First off, if you happen to be around a screen on Wednesday, March 15 (the Ides of March!), check out a Facebook Live webinar thingie my co-worker Lida Shepherd and I are doing about SNAP (formerly food stamp) benefits, what they mean to WV, and what some people are trying to do to them. It's a 1:15. More info here.
Next up, this op-ed of mine ran in today's Charleston Gazette-Mail about the bad idea of replacing WV's personal income tax with a regressive consumption tax:
One of my favorite state legislators, who shall remain nameless except to say he’s Mike Pushkin, likes to call a certain place with a dome “the bad-idea factory.”
While I would never even dream of saying such a thing, some days I can see where he’s coming from. Like today, for example.
Senate Bill 335 is a case in point. It would replace West Virginia’s income tax with a steep boost on consumption taxes. The bill has numerous sponsors in the Senate, with the notable exception of Republican Finance Chairman Mike Hall, who knows more about the state budget than just about anybody ever has.
So what’s wrong with the bill?
For starters, it would slam middle-class and low-income families with much higher taxes while granting a huge break to those at the top.
West Virginia’s state and local tax systems are already topsy-turvy, with the poorest 20 percent paying a higher percentage of their incomes in taxes than the wealthiest 1 percent (8.7 percent vs 6.5 percent).
One reason for that is our regressive sales tax, which is basically a consumption tax. The imbalance here is even more extreme, with the poorest fifth paying more than six times the percentage rate of their income than the wealthiest 1 percent.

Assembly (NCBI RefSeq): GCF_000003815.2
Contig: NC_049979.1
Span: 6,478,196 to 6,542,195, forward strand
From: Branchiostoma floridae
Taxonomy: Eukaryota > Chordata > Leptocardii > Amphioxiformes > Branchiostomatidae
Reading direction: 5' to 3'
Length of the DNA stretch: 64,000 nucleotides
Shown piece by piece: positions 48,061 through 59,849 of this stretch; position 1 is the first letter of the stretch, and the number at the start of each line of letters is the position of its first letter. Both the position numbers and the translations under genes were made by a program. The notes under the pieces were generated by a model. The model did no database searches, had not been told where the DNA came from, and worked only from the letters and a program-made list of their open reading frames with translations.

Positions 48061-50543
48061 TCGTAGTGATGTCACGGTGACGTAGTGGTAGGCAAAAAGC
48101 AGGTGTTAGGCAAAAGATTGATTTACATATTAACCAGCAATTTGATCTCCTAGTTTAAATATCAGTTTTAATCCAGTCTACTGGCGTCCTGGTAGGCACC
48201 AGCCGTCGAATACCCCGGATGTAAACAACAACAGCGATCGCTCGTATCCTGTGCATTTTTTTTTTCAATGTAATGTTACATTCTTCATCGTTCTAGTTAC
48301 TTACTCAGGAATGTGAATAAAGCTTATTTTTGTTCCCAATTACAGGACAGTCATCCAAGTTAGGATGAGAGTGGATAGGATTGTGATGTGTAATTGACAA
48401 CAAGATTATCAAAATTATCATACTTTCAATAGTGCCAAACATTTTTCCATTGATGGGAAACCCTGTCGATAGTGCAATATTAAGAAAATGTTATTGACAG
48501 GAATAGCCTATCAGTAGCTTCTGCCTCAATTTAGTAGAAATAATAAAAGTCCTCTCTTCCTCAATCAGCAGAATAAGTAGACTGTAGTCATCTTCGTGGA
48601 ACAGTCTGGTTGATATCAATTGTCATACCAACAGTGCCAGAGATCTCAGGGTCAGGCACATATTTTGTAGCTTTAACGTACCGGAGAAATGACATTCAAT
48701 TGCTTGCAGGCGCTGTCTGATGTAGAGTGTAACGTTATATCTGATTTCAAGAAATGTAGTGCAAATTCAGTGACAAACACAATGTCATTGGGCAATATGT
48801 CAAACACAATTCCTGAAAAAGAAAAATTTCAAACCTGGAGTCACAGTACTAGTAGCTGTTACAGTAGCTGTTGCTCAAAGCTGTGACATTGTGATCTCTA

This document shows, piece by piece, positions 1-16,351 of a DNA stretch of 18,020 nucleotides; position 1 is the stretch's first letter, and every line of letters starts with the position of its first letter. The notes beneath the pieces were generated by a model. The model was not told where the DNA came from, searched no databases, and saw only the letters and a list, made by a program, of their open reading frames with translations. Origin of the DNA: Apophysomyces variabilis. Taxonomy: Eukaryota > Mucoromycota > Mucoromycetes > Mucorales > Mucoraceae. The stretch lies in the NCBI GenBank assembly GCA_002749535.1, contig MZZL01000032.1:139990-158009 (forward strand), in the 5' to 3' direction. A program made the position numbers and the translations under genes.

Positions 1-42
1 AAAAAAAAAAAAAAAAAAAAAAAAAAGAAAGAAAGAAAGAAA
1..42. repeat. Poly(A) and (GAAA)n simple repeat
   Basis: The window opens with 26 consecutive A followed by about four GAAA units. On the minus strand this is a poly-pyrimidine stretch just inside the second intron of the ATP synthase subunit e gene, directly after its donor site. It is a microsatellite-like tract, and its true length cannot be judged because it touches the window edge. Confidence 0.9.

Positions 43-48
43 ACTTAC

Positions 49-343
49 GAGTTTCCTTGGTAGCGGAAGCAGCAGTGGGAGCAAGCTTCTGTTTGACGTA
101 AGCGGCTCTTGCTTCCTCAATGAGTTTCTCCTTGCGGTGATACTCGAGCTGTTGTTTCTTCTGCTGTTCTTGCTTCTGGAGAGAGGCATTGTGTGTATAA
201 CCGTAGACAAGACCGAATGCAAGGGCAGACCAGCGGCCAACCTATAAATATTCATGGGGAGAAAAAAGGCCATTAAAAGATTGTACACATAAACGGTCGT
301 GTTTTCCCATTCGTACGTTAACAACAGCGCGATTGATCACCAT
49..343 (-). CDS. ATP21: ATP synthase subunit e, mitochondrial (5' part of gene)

Eliminating the personal income tax, which is the only state tax actually based on the ability to pay, and replacing it with the proposed consumption tax would increase taxes on the bottom 80 percent, while providing breaks for the very wealthiest. Assuming revenue neutrality, middle-class families would pay over $1,000 more per year, while those earning $353,000 or more per year would see a tax cut of more than $27,000 according to an analysis by the Institute for Tax and Economic Policy.
The reason for this is pretty obvious. Middle-class and low-income people of necessity spend more of their money on basic necessities than the wealthy. According to the U.S. Bureau of Labor Statistics, people earning less than $70,000 per year typically spend 114 percent of their income (think debt) while those earning over $200,000 per year spend around 50 percent.
This shift in tax policy would only increase income inequality, which has skyrocketed in recent decades. In West Virginia, for example, between 1979 and 2011, the average real income in the state increased by only 3.9 percent, compared to the U.S. average of 14.8 percent. But over that time, all of the income growth was gained by the top 1 percent of richest West Virginians. Real income for them grew by more than 71 percent, while it fell for the bottom 99 by almost 3 percent. This bill would be another step in the wrong direction.
SB 335 wouldn’t be great for state businesses either. They already pay more in sales taxes than income taxes. Phasing out the income tax would likely mean a hit for them, as well.
Then there’s the border-county issue. I checked a map and found that 29 counties border another state (31, if you count tiny parts of Tucker and Summers). While small or moderate increases of excise taxes on some goods wouldn’t have much of an effect on consumer behavior, a major hike in consumption taxes would encourage people to take their business out of state or online, thus hurting the state’s economy.
Recently, Gov. Jim Justice memorably said West Virginia is like “a patient laying there, and blood is shooting to the ceiling.”
(Try getting that image out of your head.)
Sticking with that simile, SB 335 is like an unnecessary surgery that would make the bleeding even worse.